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RE: Nutritional Supplements for Active Individuals
Warmer weather is quickly approaching - the thought of beach trips, concerts, and outdoor adventures are here and everyone wants to get back into "summer shape." As the temperatures outside increase, the layers of clothing we wear come off and perhaps reveal winter weight we hadn’t intended on gaining. Unfortunately, not everyone getting back into the groove is using safe precautions or listening to sound advice. Several supplements are out on the market that that claim fast weight loss and others that boast fast muscle gains. Some may spend obscene amounts of money on protein supplements in hopes of achieving shredded abs and large biceps, but just how effective are these supplementations at delivering the promised lean muscle mass? After looking at nutrition-science-based research to uncover the benefits that have and have not been substantiated for creatine, branch chain amino acids (BCAA), particularly leucine, hydroxymethyl buturate (HMB), Arginine, and glutamine supplements - it just might make you rethink your nutrition supplement purchases.
Creatine: used for muscle energy, its claim is in increasing lean mass, strength, and performance, while promoting weight loss, decreasing levels of fat in the blood, preventing muscle breakdown in times of injury and recovery, and improving brain function. What creatine supplementation has been well established at is somewhat increasing the physical ability of individuals during short, high-intensity exercises such as weight lifting due to a greater availability of energy within the muscle (1). This does not apply to aerobic endurance exercises like running, soccer, or tennis (2). Supplementation may not be necessary as the body makes it on its own; in addition, too much (caused from taking supplements) may cause diarrhea, other gastrointestinal stress, and may poorly effect kidney and heart health (1,3). If you think your muscle performance may benefit with a creatine supplement make sure you buy high-quality creatine, speak to a physician regarding dosage, and drink lots of fluid!
BCAAs: can be used directly within the muscle whereas all other amino acids must be metabolized in the liver. Its claim is in promoting muscle gain & recovery more quickly after a workout. Specifically, Leucine supplementation claims to increase muscle protein in coordination with a strength training regimen as well as reducing soreness after any given workout. Overall, the results are not consistent enough and the experts cannot agree because of the lack of large clinical trials showing significant results. Instead, drink low fat milk, eat a couple of eggs, or an appropriate serving of any lean meat after a workout that will provide you with all the essential amino acids including the BCAAs (4,5,6,7).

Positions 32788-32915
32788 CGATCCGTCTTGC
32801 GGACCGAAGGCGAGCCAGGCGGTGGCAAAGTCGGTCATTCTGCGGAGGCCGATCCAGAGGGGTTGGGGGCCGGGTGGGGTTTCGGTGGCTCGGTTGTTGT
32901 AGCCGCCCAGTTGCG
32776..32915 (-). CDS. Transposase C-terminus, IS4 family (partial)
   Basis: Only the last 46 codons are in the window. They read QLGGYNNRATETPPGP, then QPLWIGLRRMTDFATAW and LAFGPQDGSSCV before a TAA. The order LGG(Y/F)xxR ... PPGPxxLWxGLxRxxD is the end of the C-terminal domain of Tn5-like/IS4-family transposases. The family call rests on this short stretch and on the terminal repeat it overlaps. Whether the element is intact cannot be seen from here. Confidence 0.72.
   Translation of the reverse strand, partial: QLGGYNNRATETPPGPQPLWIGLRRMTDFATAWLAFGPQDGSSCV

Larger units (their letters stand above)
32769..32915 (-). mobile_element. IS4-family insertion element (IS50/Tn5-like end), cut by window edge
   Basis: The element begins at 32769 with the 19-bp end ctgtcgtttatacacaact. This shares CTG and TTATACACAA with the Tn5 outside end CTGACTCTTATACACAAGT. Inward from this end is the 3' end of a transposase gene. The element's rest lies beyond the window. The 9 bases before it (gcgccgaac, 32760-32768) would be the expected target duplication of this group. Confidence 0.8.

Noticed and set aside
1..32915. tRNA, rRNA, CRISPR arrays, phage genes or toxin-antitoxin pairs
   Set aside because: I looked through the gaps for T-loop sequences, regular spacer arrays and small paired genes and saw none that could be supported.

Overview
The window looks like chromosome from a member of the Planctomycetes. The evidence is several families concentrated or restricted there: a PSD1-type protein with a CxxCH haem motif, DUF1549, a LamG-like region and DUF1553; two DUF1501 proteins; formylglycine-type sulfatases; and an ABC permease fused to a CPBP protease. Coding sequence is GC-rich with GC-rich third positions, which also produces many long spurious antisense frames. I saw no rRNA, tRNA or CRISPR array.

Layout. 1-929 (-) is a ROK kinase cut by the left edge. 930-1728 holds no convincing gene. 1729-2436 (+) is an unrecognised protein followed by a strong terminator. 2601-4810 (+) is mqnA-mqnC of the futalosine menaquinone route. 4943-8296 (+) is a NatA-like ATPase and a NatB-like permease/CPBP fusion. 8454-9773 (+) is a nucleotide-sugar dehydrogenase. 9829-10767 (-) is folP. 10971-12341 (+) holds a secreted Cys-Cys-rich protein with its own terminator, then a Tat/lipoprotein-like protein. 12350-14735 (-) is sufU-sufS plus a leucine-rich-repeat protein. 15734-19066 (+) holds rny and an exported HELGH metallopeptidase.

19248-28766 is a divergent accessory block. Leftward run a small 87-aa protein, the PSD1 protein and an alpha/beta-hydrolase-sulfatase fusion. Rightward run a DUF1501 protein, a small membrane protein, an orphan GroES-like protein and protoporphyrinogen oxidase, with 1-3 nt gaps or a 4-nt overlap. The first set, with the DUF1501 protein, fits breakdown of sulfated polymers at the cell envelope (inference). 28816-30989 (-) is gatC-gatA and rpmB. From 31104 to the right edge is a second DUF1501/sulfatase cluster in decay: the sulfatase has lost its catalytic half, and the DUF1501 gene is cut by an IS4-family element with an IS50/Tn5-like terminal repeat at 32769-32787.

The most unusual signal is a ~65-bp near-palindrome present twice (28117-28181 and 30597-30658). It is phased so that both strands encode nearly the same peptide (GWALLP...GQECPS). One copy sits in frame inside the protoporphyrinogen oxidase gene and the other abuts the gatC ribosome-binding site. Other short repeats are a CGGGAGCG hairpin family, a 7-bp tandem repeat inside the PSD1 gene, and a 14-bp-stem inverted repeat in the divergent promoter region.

HMB: occurs naturally in the body when the BCAA, leucine, is broken down. Exercise and physical activity lead to increased leucine break down, which results in more HMB. HMB supplementations claim to improve the results of weight training and to prevent muscle damage. However, the jury is still out on the efficacy of HMB supplementation at improving strength and muscle mass in coordination with a lifting and exercise program. No health risks have been found to be associated with consumption of a standard dosage of HMB supplements (8), but although the risk of taking HMB supplements is minimal, your wallet may be the factor that suffers.
Glutamine: is an amino acid that is important for blood and immune health (9,11). During prolonged exercise, glutamine has been found to be somewhat depleted and therefore glutamine supplementation claims to boost your immune system, increase the production of stored glucose (9) (needed for energy during endurance exercise), and maintain those stores to prolong power endurance (10). There is very little research to strongly support the immune and glycogen health claims, let alone that glutamine supplementation boosts endurance.
Arginine: is another amino acid that is important to our immune health and also plays a role in hormone response. Arginine supplementation proposes immune benefits and increased exercise performance through increasing insulin and other hormones(11,12). To date, sports nutrition research has yet to show any benefit of arginine supplementation in athletes or active individuals (13).
The overall research to back up the efficacy of these nutritional supplements is weak. Although they may help you improve your athletic performance or aesthetic appearance, but there is no guarantee of the efficiency or safety of these supplements for long-term use. Because a governing body does not regulate supplements, the way food is, you have to be especially careful and only purchase from reputable sources. Also be sure to discuss supplements with your physician and dietician before you decide on adding any supplement to your lifestyle regimen.
Alexandria Wolz, Cooperative Intern for: